Pathology review, with attention to a few specific morphological features of invasive breast cancers, can identify almost all BRCA1 germline mutation carriers among women with early-onset breast cancer without taking into account family history.
PMCID: PMC3065278  PMID: 21343941
BRCA1; early-onset breast cancer; tumour morphology
19.  Activated KrasG12D is associated with invasion and metastasis of pancreatic cancer cells through inhibition of E-cadherin 
British Journal of Cancer  2011;104(6):1038-1048.
Pancreatic cancer (PC) harbours an activated point mutation (KrasG12D) in the Kras proto-oncogene that has been demonstrated to promote the development of PC.
This study was designed to investigate the effect of the oncogenic KrasG12D allele on aggressiveness and metastatic potential of PC cells. We silenced the oncogenic KrasG12D allele expression in CD18/HPAF and ASPC1 cell lines by stable expression of shRNA specific to the KrasG12Dallele.
The KrasG12D knockdown cells exhibited a significant decrease in motility (P<0.0001), invasion (P<0.0001), anchorage-dependent (P<0.0001) and anchorage-independent growth (P<0.0001), proliferation (P<0.005) and an increase in cell doubling time (P<0.005) in vitro and a decrease in the incidence of metastases upon orthotopic implantation into nude mice. The knockdown of the KrasG12D allele led to a significant increase in the expression of E-cadherin (mRNA and protein) both in vitro and in vivo. This was associated with a decrease in the expression of phoshpo-ERK-1/2, NF-κB and MMP-9, and transcription factors such as δEF1, Snail and ETV4. Furthermore, the expression of several proteins involved in cell survival, invasion and metastasis was decreased in the KrasG12D knockdown cells.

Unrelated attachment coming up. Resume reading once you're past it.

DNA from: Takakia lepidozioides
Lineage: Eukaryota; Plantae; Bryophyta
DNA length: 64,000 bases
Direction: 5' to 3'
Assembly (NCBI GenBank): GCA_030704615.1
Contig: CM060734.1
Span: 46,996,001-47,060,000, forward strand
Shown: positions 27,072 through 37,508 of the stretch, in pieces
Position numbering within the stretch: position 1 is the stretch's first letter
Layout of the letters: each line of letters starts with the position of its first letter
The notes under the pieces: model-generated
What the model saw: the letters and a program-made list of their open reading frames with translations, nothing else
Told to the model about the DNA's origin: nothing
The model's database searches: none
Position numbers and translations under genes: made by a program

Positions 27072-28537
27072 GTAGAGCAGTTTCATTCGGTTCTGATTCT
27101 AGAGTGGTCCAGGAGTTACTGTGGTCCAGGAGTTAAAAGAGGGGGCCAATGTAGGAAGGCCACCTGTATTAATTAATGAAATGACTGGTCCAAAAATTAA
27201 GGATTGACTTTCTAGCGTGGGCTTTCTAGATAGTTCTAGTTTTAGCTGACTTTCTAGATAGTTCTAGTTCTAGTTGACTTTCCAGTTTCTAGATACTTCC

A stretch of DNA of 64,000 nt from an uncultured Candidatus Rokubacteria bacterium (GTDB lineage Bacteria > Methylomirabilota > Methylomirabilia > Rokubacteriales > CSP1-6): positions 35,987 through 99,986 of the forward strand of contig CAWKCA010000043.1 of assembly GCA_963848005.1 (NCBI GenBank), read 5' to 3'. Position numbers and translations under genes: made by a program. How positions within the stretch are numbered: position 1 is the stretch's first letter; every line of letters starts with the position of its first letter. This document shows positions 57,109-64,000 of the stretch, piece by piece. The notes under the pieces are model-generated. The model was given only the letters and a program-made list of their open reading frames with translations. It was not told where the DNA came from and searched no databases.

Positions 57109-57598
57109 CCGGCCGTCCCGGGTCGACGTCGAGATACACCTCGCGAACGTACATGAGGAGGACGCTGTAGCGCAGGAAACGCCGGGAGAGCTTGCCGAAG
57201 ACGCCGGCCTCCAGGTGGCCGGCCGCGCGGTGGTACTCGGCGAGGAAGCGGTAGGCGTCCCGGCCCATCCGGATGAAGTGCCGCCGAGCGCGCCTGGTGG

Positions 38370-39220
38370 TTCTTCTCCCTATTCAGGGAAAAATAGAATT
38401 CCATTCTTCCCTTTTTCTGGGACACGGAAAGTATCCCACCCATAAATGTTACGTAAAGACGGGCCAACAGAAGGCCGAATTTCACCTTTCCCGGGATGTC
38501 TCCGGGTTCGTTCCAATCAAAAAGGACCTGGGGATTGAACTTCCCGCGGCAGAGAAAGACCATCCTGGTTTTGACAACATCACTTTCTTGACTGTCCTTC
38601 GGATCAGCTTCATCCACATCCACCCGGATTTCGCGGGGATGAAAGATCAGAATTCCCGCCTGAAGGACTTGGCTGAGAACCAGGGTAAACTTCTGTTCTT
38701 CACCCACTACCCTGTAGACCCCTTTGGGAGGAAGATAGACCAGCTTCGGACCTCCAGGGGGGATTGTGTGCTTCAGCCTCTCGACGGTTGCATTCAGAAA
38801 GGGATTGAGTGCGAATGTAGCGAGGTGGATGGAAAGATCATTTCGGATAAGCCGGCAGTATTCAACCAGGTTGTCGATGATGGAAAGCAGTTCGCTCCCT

The results of this study suggest that the KrasG12D allele promotes metastasis in PC cells partly through the downregulation of E-cadherin.
PMCID: PMC3065271  PMID: 21364589
activated Kras; invasion; metastasis; motility; pancreatic cancer